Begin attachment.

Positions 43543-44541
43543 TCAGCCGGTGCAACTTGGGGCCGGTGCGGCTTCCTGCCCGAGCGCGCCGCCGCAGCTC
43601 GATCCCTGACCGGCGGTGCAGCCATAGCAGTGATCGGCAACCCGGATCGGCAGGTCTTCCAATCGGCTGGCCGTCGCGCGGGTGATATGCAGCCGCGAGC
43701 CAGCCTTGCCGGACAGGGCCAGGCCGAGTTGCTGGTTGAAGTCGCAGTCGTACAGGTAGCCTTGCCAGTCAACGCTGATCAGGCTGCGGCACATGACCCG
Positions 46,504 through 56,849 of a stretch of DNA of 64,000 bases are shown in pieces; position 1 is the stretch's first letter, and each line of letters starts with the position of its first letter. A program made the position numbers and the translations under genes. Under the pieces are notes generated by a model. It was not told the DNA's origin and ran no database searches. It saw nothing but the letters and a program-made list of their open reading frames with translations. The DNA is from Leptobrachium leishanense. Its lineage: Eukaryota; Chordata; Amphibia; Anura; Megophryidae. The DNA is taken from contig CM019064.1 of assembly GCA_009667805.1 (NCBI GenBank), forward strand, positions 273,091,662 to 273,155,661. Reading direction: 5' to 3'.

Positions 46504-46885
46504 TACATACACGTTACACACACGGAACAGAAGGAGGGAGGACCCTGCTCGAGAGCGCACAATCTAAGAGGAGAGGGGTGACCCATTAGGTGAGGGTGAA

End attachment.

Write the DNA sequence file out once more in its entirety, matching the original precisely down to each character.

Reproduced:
Positions 43543-44541
43543 TCAGCCGGTGCAACTTGGGGCCGGTGCGGCTTCCTGCCCGAGCGCGCCGCCGCAGCTC
43601 GATCCCTGACCGGCGGTGCAGCCATAGCAGTGATCGGCAACCCGGATCGGCAGGTCTTCCAATCGGCTGGCCGTCGCGCGGGTGATATGCAGCCGCGAGC
43701 CAGCCTTGCCGGACAGGGCCAGGCCGAGTTGCTGGTTGAAGTCGCAGTCGTACAGGTAGCCTTGCCAGTCAACGCTGATCAGGCTGCGGCACATGACCCG
Positions 46,504 through 56,849 of a stretch of DNA of 64,000 bases are shown in pieces; position 1 is the stretch's first letter, and each line of letters starts with the position of its first letter. A program made the position numbers and the translations under genes. Under the pieces are notes generated by a model. It was not told the DNA's origin and ran no database searches. It saw nothing but the letters and a program-made list of their open reading frames with translations. The DNA is from Leptobrachium leishanense. Its lineage: Eukaryota; Chordata; Amphibia; Anura; Megophryidae. The DNA is taken from contig CM019064.1 of assembly GCA_009667805.1 (NCBI GenBank), forward strand, positions 273,091,662 to 273,155,661. Reading direction: 5' to 3'.

Positions 46504-46885
46504 TACATACACGTTACACACACGGAACAGAAGGAGGGAGGACCCTGCTCGAGAGCGCACAATCTAAGAGGAGAGGGGTGACCCATTAGGTGAGGGTGAA